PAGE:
There is growing interest in shared decision-making (SDM) in which the provider and patient go through each phase of the decision-making process together, share treatment preferences, and reach an agreement on treatment choice. Although a majority of the research evaluating SDM has been conducted under “physical” health conditions, patients' participation and SDM for mental health conditions has received increasing interest since the mid-1990s. SDM in mental health care can be more complex than in general health care because that several patient characteristics, health care provider, and system level factors may hinder normalization and implementation of this model into clinical practice. To date, in comparison with other health problems, there are few studies which have assessed SDM in this context. In spite of that, evidence points favorably towards the inclusion of SDM in mental health treatment decisions, given that the majority of patients with mental illness prefer to be involved in the process and wish to have information. However, more studies are needed to provide evidence about the impact of SDM on treatment compliance and health care outcomes. In this overview, the authors present the current state and the future perspectives of SDM in mental health.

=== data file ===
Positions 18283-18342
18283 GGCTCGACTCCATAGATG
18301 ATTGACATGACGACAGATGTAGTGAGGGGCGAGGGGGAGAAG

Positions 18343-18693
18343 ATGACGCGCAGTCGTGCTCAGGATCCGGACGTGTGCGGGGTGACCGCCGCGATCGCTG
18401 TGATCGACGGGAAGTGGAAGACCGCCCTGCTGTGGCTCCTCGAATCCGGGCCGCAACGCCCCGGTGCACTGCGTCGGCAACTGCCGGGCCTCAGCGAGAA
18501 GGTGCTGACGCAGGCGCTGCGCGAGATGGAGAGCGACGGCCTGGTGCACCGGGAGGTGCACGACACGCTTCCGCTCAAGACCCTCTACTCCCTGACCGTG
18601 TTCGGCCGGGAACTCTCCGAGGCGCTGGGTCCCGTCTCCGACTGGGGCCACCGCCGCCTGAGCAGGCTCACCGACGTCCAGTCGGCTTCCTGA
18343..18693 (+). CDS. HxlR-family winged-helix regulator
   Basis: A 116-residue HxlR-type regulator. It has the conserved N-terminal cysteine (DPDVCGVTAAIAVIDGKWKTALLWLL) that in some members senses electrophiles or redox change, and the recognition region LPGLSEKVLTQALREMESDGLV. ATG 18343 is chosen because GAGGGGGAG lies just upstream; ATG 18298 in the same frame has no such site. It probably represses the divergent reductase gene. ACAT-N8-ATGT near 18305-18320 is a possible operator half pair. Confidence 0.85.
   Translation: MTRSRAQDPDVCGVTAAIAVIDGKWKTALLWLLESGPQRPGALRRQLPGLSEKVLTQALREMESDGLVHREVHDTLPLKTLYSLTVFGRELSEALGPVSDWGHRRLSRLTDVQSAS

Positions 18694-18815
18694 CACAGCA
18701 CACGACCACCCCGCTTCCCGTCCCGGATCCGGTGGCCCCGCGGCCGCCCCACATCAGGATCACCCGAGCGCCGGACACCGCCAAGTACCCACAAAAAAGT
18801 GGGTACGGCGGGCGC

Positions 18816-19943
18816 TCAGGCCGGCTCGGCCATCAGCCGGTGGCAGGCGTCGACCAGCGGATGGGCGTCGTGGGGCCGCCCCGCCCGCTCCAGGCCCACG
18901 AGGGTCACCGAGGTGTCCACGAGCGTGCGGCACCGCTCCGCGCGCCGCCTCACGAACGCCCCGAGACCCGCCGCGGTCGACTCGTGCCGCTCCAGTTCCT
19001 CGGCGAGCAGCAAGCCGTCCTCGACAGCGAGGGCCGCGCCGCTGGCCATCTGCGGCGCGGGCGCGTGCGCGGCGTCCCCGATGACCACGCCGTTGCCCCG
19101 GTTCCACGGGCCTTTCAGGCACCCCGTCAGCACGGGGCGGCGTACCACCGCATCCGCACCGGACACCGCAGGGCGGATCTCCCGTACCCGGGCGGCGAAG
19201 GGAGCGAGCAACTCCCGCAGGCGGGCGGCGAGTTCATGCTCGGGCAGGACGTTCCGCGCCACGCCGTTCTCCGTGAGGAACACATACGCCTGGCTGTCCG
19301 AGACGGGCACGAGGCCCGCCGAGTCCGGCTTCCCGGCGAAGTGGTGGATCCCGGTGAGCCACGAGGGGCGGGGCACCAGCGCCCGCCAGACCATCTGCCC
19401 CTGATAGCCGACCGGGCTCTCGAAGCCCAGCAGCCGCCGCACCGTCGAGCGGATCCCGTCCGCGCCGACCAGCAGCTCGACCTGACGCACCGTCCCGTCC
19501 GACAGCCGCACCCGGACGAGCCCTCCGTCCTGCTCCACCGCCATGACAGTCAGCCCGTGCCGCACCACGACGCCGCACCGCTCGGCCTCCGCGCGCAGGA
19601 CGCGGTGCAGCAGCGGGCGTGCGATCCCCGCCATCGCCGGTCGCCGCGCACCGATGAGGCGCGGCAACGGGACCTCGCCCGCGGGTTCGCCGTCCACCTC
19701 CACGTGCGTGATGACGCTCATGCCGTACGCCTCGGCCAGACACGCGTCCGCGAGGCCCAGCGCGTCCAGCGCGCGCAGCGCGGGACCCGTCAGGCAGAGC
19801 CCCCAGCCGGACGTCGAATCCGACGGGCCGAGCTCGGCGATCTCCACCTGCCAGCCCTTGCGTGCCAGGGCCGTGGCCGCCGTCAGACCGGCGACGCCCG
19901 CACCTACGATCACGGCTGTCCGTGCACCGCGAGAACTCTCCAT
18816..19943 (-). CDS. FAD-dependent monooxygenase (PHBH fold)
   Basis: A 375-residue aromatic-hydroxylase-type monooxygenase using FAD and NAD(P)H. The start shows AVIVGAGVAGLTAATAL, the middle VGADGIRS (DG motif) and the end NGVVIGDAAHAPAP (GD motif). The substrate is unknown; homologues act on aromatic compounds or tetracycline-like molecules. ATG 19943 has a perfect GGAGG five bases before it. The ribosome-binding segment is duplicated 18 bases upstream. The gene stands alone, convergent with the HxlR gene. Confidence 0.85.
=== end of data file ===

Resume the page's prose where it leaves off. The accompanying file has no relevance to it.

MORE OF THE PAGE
Keywords: Mental health, patient decision aids, patient involvement, patient participation, patient, provider relationship, shared decision-making, hospitalization, drug dose, depression, schizophrenia
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